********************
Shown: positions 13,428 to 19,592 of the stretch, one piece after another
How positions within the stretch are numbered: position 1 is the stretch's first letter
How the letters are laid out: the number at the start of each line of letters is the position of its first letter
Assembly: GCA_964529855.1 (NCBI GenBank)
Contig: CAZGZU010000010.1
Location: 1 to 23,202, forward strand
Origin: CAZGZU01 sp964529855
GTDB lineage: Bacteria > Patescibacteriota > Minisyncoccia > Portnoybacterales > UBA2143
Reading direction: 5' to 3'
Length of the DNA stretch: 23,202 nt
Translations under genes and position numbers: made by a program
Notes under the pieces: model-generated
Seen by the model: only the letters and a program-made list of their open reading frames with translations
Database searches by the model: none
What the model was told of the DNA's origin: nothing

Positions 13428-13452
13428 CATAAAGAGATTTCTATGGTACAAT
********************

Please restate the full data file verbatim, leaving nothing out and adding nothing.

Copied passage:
Shown: positions 13,428 to 19,592 of the stretch, one piece after another
How positions within the stretch are numbered: position 1 is the stretch's first letter
How the letters are laid out: the number at the start of each line of letters is the position of its first letter
Assembly: GCA_964529855.1 (NCBI GenBank)
Contig: CAZGZU010000010.1
Location: 1 to 23,202, forward strand
Origin: CAZGZU01 sp964529855
GTDB lineage: Bacteria > Patescibacteriota > Minisyncoccia > Portnoybacterales > UBA2143
Reading direction: 5' to 3'
Length of the DNA stretch: 23,202 nt
Translations under genes and position numbers: made by a program
Notes under the pieces: model-generated
Seen by the model: only the letters and a program-made list of their open reading frames with translations
Database searches by the model: none
What the model was told of the DNA's origin: nothing

Positions 13428-13452
13428 CATAAAGAGATTTCTATGGTACAAT